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(in Occitan Provençal: [kaˈmaʀgɔ], Camarga according to classic norm or Camargo according to Mistralian norm) is the marshy area formed by the Rhône delta.
It is 145,300 ha of land in the South of France, located between the two main distributaries of the Rhône delta and the Mediterranean sea. It extends eastward to the plaine de la Crau, westward to Aigues-Mortes, and northward to Beaucaire. It consequently covers the departements of Bouches-du-Rhône and Gard.
It can be divided into 3 different areas:
- the Petite Camargue (little Camargue) west of the Petit-Rhône,
- the Grande Camargue (great Camargue), bounded by the two distributaries of the Rhône,
- and the Plan du Bourg, east of the Grand-Rhône.
In its centre is the étang du Vaccarès, the part that extends along the sea is surrounded by salt marshes.
The Camargue is essentially located within the communes of Arles, making it the biggest commune in Metropolitan France, Saintes-Maries-de-la-Mer, and Salin-de-Giraud.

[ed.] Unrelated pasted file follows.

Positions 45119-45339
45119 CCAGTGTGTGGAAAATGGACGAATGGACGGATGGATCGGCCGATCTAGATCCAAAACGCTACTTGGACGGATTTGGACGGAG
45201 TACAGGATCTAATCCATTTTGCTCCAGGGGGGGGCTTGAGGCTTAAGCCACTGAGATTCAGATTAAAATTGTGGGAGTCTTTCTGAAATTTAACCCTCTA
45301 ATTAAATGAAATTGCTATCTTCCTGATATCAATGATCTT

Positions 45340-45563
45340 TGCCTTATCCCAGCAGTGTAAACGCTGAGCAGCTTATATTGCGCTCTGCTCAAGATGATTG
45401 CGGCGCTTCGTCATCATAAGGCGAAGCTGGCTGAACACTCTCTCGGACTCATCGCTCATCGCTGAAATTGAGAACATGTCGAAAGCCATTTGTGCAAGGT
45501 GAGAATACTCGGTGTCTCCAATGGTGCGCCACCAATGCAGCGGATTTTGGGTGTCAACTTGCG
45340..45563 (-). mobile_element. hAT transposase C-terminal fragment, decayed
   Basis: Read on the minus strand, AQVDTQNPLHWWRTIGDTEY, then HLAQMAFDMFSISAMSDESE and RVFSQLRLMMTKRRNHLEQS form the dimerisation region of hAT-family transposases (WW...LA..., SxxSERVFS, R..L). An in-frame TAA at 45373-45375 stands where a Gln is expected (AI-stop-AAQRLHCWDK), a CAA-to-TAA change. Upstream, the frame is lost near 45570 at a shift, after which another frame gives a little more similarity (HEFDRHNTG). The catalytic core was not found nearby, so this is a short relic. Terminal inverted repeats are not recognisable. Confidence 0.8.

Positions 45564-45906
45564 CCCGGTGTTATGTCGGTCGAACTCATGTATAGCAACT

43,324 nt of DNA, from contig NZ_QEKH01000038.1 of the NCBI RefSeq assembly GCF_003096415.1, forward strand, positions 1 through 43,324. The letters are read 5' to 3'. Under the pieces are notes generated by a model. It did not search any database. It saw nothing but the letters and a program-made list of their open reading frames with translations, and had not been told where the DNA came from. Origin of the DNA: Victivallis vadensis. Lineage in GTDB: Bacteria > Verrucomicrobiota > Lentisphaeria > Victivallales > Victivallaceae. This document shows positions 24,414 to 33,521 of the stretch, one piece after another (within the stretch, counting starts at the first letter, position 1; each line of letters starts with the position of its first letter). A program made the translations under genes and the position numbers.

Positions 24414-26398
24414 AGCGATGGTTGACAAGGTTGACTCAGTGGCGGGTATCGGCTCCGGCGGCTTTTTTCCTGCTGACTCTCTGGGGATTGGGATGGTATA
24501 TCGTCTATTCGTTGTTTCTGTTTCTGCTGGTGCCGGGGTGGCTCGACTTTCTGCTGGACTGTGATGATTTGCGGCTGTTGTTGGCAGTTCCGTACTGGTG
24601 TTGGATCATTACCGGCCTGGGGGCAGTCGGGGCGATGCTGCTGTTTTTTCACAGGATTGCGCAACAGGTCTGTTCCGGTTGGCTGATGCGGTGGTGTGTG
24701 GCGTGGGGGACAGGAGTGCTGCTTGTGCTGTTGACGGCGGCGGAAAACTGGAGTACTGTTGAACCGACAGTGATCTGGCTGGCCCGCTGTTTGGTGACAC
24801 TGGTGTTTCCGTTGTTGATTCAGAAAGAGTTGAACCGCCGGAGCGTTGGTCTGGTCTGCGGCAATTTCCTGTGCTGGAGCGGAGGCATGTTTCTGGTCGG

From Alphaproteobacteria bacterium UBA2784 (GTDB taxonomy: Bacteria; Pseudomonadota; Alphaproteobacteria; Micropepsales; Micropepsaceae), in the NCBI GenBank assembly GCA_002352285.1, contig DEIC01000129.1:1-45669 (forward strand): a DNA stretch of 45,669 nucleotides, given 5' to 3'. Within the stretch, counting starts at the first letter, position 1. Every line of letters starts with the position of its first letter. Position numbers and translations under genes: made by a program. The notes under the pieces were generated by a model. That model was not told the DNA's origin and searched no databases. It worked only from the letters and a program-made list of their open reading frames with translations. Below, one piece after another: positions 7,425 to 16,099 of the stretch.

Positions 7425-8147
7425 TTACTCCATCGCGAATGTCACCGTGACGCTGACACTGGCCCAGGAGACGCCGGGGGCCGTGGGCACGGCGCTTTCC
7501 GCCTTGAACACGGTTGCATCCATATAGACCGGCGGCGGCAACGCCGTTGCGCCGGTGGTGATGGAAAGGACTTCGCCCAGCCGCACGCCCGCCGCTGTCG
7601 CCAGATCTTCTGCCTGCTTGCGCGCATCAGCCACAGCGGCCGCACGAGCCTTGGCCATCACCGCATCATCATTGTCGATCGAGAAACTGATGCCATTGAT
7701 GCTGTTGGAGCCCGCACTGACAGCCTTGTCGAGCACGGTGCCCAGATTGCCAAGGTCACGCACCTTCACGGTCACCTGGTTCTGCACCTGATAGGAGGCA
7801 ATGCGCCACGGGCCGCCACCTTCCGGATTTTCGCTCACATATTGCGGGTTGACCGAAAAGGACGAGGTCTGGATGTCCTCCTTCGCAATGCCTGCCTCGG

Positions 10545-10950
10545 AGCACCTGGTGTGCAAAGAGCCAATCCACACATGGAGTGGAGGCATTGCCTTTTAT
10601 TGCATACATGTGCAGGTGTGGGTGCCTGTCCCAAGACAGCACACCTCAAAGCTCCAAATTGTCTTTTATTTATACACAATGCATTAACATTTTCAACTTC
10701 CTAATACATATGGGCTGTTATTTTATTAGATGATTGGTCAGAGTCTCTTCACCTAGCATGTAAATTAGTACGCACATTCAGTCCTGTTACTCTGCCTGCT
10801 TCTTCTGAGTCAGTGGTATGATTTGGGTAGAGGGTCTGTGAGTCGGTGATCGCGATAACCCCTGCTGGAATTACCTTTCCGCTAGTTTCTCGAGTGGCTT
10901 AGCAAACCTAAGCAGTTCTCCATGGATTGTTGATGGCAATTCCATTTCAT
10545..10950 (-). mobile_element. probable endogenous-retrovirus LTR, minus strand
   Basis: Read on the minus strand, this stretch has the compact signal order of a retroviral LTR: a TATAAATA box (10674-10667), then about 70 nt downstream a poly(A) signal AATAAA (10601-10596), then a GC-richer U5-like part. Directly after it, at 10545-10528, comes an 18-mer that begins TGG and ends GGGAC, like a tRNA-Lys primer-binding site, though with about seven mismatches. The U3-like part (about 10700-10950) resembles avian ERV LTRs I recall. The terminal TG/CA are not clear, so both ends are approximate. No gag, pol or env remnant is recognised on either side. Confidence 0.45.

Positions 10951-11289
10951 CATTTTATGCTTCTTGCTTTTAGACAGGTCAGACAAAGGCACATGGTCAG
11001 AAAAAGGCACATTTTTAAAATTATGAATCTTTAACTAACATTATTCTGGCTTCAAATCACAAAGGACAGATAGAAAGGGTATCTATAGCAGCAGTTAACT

This region has two distinct parts: the north with mainly agricultural land and the south with its marshes and salt water lagoons that form a specific ecosystem.
The flora of this ecosystem mainly consists of glasswort and halophytic plants (that is, plants adapted to grow in saline conditions) such as sea lavender.
Camargue rice field
It is also a fertile breeding ground for horses and bulls, rice cultivation, and salt production (salt marshes).
Its unique flora and fauna led to its natural reserve designation for 13,117 hectares (1927) and the status of National Regional Park for 30,000 hectares (1970).
Annual evaporation is more substantial than rainfall, the river contributes the difference and prevents the region from being burned by the salt.